3. Get people to choose the prize
Similar to asking people what kind of competition they would like you to run ask them what prize they would like. Give them three options and ask them to comment with their favourite.
In this example from Aldi Ireland they use the results of a poll to determine the prize.
4. Tell people you will launch the competition once you get a certain number of actions
Celebrate your 1,000th like by running a contest or ask people to comment or like a post and launch the contest when you reach a pre defined number. Tell your audience and you will get them engaging in order to reach the goal.
Tell people all about the competition; what it is going to be, what the prize is and when it will be launched. Then count down the days either by posting a daily image or a status updates.
We used this tactic in the run up to the Blog Awards Ireland nominations. Each day we got different comments, likes and shares. When we launched people were primed and ready to enter.
Westminster Abbey teased their audience in the run up to their Advent competition ensuring that people would tune in when they launched.
These tactics should help you build up buzz around your contest before launch. They will also get people interacting with your posts more frequently ensuring that they will see more from you in the future.
Promoting your contest on Facebook
If you promoted your Facebook competition in advance you should have a keen group of people ready to enter.
It is important that you continue to promote for the duration of your competition. You will need to post about your contest regularly to ensure that all your followers know about it.
Since the beginning of January 2015 this has become more challenging. The latest update to the Facebook posting algorithm could effect the reach of your organic (not advertised) competition posts.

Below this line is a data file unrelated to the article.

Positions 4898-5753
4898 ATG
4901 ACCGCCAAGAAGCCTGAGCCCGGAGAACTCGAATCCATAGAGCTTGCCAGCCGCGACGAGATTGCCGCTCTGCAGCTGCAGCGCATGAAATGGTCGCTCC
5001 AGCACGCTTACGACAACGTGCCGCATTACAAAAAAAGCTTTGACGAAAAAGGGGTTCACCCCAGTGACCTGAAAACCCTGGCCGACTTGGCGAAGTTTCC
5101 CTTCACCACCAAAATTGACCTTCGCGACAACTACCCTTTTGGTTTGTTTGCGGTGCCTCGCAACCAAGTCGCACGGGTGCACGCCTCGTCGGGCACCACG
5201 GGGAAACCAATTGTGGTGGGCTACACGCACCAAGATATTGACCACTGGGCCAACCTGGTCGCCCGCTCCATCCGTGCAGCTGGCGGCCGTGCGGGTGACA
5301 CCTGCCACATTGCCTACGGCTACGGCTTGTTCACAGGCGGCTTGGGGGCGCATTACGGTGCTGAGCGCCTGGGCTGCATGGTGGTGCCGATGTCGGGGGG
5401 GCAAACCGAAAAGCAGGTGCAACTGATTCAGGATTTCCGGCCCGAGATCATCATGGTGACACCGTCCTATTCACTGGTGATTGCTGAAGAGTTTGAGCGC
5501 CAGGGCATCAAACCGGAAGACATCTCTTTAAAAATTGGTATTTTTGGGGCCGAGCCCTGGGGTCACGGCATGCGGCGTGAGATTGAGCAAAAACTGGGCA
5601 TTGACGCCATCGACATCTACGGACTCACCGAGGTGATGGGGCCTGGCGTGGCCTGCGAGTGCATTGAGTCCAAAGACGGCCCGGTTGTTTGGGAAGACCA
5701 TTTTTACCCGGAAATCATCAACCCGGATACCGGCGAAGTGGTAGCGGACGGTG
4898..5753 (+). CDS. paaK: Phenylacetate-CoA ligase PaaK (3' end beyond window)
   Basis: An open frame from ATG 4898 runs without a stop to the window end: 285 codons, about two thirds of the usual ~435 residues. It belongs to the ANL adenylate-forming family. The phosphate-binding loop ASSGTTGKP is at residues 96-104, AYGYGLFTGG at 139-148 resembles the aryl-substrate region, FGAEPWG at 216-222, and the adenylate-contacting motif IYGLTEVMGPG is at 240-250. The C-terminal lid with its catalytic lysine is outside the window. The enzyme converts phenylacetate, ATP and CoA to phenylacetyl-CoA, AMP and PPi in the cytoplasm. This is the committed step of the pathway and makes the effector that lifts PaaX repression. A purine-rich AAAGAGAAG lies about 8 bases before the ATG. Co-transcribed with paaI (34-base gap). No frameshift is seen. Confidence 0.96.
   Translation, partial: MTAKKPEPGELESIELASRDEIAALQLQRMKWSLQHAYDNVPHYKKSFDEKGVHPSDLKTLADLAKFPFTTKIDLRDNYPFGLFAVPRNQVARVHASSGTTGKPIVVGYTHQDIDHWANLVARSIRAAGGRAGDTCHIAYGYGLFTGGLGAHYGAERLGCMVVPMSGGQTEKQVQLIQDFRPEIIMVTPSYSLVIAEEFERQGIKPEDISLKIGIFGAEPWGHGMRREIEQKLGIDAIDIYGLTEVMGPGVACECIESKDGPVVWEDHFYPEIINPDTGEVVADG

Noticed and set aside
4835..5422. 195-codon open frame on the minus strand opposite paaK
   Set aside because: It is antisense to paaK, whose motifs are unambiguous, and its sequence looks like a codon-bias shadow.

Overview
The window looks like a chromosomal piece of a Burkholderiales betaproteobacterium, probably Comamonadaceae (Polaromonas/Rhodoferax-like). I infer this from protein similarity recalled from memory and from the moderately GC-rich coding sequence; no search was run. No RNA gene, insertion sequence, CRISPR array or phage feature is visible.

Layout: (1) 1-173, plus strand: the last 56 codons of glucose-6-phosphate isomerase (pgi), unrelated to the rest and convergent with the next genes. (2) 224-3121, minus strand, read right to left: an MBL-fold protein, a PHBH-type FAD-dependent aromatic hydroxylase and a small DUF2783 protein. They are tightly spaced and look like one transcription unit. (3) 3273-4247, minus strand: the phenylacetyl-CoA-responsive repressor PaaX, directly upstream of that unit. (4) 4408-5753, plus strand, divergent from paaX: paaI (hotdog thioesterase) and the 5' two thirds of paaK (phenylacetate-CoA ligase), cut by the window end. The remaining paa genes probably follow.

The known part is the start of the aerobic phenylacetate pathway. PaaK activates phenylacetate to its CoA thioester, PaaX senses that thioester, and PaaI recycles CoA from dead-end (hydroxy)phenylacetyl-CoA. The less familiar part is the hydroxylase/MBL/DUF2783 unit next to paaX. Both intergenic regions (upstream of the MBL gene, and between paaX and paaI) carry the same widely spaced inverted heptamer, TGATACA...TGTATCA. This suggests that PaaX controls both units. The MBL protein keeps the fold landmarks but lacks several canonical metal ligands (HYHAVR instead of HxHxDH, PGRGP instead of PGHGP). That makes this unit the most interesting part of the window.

Posts that solely push people to buy a product or install an app
Posts that push people to enter promotions and sweepstakes with no real context
Posts that reuse the exact same content from ads
Although it’s hard to determine what they mean by ‘no real context’ we need to assume that we have to purchase ads to ensure our competition posts are seen. But before we advertise we have to create.
Here’s the three kinds of post you can create to promote your contests. We will look at advertising later on:
If you are running your competition on your own website or via an app you can create a link post to advertise it.
If you use ShortStack (affiliate link) to manage your contest you will be provided with a ‘Smart Link’. When people click this link ShortStack will determine if it has been clicked from the web or a mobile device and will send the user to the correct version of the competition.
Create three or more images to help promote your competition. Keep the text on the image to under 20% so that you can promote it with a Facebook ad without any issue. Think about what will catch the eye of your target market. Is it the prize? A picture of your staff? Is the post part of your contest. Nutella are always very creative with their contests.